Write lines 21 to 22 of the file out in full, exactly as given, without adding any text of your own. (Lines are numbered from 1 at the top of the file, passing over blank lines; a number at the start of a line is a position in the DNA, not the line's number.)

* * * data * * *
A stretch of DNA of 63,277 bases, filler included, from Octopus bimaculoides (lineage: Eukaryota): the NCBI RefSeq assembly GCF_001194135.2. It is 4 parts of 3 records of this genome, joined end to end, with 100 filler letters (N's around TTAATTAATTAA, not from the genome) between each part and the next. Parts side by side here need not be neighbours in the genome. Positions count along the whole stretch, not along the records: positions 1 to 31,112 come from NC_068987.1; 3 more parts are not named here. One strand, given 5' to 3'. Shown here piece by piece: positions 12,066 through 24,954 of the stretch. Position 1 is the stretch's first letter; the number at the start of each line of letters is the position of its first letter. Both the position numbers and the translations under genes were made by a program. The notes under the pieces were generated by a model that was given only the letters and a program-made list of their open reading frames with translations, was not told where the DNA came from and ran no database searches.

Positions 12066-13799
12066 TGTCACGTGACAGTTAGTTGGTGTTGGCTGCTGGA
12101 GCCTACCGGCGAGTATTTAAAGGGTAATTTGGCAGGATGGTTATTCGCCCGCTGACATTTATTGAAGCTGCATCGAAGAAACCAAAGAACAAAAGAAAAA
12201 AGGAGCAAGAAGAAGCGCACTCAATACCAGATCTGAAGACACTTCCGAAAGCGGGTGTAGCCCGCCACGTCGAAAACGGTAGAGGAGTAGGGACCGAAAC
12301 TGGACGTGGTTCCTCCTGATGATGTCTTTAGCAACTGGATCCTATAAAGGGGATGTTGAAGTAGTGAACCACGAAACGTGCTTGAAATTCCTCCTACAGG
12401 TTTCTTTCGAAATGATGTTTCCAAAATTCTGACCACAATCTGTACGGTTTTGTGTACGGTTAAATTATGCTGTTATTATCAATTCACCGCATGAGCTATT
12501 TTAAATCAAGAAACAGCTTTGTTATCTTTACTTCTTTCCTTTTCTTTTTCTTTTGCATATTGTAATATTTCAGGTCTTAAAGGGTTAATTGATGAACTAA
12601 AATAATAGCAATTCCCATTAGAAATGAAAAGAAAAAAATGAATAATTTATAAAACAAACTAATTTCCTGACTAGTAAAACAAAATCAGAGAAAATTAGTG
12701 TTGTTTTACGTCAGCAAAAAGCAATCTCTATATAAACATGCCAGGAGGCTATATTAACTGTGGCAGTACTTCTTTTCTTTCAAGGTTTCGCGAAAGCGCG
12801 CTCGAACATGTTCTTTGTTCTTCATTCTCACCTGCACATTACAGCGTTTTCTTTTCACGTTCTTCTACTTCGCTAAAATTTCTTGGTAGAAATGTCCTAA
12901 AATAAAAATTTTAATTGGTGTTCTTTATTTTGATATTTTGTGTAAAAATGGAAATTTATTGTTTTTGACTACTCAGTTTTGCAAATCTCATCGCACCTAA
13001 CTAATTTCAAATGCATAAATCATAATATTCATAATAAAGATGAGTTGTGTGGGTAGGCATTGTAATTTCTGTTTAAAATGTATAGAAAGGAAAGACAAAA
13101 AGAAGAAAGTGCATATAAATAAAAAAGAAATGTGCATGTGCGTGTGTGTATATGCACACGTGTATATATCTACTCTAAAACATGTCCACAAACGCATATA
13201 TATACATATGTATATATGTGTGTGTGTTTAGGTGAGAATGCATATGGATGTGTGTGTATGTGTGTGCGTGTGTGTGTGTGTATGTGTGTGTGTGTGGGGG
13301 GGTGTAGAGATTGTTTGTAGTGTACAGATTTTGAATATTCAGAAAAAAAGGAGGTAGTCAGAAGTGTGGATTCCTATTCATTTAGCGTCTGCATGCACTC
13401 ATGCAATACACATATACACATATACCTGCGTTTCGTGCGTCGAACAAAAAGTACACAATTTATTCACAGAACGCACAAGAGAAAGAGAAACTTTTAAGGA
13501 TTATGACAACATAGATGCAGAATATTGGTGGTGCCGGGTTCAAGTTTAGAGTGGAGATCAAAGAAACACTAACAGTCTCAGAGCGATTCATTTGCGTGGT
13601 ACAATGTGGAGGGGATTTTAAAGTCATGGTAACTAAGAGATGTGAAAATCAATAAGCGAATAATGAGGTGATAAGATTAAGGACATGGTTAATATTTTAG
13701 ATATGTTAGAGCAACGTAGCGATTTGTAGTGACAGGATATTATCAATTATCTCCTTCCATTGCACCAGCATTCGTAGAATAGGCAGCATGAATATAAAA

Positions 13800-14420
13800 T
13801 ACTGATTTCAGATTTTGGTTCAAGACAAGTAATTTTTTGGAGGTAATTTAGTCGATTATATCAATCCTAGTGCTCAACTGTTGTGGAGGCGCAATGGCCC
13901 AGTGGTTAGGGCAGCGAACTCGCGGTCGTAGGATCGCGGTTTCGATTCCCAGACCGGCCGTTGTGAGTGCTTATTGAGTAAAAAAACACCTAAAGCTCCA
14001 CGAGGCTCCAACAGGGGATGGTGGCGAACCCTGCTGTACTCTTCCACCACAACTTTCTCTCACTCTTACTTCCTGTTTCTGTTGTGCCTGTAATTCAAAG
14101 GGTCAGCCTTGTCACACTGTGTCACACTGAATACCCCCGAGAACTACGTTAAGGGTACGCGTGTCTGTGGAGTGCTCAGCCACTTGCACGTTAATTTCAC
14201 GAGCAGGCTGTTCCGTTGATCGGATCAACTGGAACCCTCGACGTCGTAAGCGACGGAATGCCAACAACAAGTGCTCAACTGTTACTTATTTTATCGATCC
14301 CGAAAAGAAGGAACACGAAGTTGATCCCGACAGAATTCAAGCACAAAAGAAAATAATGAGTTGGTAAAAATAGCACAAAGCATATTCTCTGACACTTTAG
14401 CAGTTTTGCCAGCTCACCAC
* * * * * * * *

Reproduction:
Positions 13800-14420
13800 T